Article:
L.A. Noire Impressions

Watchin' Faces, Solvin' Cases.

I got L.A.Noire in the mail last night, and couldn't help myself but play a few hours and introduce myself to Rockstar's newest title.

I went through all the "tutorial" missions, and completed my first full case.  The tutorials were rather linear and localized.  Once I got to the first case, the world really opened up, and the GTA nature of Rockstar games came to light.  After completing the first case, the next case started immediately, which was somewhat dissapointing.  It felt very linear, but maybe later on they'll give you a choice of different cases to follow and accomplish.

When solving a case, you most collect evidence from the crime scene, interview witnesses, and follow the clues.  The clues will bring you to different locations in 1947 Los Angeles, and the case continues to unfold.  The first case ended rather predictably, and there really wasn't much variation.  Though, I'm sure that later cases will have multiple valid endings.

It's actually pretty fun.  It's very much in the same vain of your Ace Attorney titles, except completely presented as an open world Grand Theft Auto.

I was somewhat bored with it last night, but the more and more I think about it this morning, the more and more I want to return to the world of Cole Phelps.

It's pretty similar to Heavy Rain. You definitely do a lot of the same things in the same manor, such as interrogation and crime scene searching, but it doesn't feel the same. I'm not really sure why...

Crime scene searching is nearly identical. As you walk around, the controller will vibrate if there's a clue nearby. Your character picks it up, and can twist and twirl it around to look for specifics. If it's relevant, you make a note of it in your crime log. These clues can be used as evidence later on when interrogating people.

Interrogations involve a list of questions in your crime book. You ask a question, and the person gives a response. You have 3 options. You either believe them (truth), or doubt them, or call them a liar. I'm having trouble telling the difference between Doubt and Lie. But from what I can tell, you can call them a liar if you have definitive evidence their statement is false. You can doubt them if you think their statement is false, but have no real evidence to back it up.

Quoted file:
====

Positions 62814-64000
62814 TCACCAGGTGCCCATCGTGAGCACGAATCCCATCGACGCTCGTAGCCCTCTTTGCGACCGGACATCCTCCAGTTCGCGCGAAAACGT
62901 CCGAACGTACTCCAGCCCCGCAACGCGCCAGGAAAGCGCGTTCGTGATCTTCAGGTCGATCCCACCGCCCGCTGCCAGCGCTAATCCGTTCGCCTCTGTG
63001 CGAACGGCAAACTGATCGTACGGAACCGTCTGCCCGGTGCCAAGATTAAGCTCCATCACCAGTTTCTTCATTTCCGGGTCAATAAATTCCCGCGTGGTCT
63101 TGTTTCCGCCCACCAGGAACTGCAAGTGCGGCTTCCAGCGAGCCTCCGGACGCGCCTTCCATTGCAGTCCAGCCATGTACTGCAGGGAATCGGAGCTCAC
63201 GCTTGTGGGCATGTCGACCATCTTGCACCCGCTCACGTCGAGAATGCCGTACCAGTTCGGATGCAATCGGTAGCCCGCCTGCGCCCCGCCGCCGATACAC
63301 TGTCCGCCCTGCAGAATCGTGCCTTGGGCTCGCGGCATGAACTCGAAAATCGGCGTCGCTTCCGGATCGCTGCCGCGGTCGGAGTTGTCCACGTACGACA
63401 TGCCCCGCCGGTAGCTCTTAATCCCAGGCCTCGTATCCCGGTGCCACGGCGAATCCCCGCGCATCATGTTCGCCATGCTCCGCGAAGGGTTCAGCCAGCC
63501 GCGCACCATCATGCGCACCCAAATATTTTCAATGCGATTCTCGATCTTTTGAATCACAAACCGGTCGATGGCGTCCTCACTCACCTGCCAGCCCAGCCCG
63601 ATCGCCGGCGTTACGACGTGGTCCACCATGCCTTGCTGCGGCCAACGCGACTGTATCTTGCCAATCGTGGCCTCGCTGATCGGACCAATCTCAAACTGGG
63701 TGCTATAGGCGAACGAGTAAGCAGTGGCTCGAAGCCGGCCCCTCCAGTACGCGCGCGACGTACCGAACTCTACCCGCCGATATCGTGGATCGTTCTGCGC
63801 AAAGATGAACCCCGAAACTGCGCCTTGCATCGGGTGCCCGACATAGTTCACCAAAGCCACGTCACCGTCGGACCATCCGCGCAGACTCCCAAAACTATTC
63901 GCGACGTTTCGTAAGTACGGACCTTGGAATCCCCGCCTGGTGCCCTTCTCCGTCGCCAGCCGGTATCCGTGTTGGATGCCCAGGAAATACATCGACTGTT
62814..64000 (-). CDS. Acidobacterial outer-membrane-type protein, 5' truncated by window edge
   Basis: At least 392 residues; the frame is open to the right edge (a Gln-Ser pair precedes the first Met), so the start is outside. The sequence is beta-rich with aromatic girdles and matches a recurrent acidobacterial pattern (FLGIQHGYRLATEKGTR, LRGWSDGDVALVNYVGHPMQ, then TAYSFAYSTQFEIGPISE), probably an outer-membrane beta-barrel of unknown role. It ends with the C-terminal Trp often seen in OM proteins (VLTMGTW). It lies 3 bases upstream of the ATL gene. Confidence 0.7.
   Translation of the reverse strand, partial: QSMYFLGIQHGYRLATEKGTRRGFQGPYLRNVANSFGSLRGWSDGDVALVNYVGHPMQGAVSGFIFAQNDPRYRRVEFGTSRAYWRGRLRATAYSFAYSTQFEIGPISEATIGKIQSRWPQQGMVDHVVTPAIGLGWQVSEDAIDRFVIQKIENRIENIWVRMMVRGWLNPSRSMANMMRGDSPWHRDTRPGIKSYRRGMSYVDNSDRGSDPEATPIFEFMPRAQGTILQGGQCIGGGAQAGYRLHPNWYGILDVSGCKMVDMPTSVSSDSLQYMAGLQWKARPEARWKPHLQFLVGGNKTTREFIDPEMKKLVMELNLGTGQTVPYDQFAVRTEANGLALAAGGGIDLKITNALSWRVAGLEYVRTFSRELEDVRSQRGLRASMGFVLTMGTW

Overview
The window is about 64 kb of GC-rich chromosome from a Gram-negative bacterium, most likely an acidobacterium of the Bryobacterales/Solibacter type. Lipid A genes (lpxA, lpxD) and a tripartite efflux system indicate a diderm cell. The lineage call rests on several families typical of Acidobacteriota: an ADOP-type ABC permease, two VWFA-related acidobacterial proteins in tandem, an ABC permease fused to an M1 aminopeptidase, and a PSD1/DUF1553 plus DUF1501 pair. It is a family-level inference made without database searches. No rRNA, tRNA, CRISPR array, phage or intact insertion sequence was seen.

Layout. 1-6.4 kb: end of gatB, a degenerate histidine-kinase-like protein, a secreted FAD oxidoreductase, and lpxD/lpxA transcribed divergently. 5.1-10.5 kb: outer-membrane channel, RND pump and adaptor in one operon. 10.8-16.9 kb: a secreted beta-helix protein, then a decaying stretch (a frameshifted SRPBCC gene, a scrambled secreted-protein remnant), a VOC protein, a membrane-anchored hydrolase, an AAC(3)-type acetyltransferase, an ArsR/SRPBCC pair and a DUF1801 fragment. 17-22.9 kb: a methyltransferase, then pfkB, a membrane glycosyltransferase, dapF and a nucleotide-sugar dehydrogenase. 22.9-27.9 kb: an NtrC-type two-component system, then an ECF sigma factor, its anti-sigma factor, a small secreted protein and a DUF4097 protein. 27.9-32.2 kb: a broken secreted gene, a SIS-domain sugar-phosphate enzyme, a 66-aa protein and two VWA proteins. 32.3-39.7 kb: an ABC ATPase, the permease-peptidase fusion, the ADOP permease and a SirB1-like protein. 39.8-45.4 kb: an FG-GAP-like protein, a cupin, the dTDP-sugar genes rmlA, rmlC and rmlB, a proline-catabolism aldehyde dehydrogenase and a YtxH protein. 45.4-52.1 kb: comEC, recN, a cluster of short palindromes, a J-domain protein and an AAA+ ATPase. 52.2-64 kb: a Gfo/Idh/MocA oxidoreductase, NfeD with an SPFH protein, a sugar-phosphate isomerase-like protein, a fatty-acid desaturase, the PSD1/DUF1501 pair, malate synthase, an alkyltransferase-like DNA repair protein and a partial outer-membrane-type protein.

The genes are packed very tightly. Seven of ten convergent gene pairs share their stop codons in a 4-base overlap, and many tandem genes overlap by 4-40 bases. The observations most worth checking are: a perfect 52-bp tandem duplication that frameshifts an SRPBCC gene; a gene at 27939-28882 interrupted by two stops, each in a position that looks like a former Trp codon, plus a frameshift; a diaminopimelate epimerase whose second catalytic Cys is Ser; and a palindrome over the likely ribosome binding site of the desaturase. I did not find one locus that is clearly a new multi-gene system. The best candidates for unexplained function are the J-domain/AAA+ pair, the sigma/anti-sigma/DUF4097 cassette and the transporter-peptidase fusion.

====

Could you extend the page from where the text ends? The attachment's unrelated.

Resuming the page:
What's hilarious is as your detective level goes up, you can use a "life-line" to help you choose truth/doubt/lie. Using a point will take a way an answer. You can also "phone a friend" by using points to see what the Rockstar Social Club recommends. :)

I guess it reminds me more of Phoenix Wright, rather than Heavy Rain because Heavy Rain felt more fluid and natural. Phoenix Wright and L.A.Noire have a very apparent game-y layer for the investigation and interrogation that does not suspend my disbelief. But you still do the same type of things in all 3 games.

It's hard to not say this is some kind of a GTA clone, since it is open world and made by Rockstar.

While GTA is totally open world, and you can pretty much do anything at any time, L.A.Noire feels more restrictive. Between Case 1 and Case 2, there was no leisure time, or even an option to choose Case 2. In that manor, it feels less open, and far more mission oriented. I feel like I'm wasting time, when I'm driving off to stop a random street crime, search for hidden cars, or find historical landmarks. Also, since you're playing a cop, you don't really have much the full spectrum of morality choice. It's kinda like Mass Effect in that way, where you're either play Captain Picard or Dirty Hairy. You're still on the good side of the law. And you can't change that.

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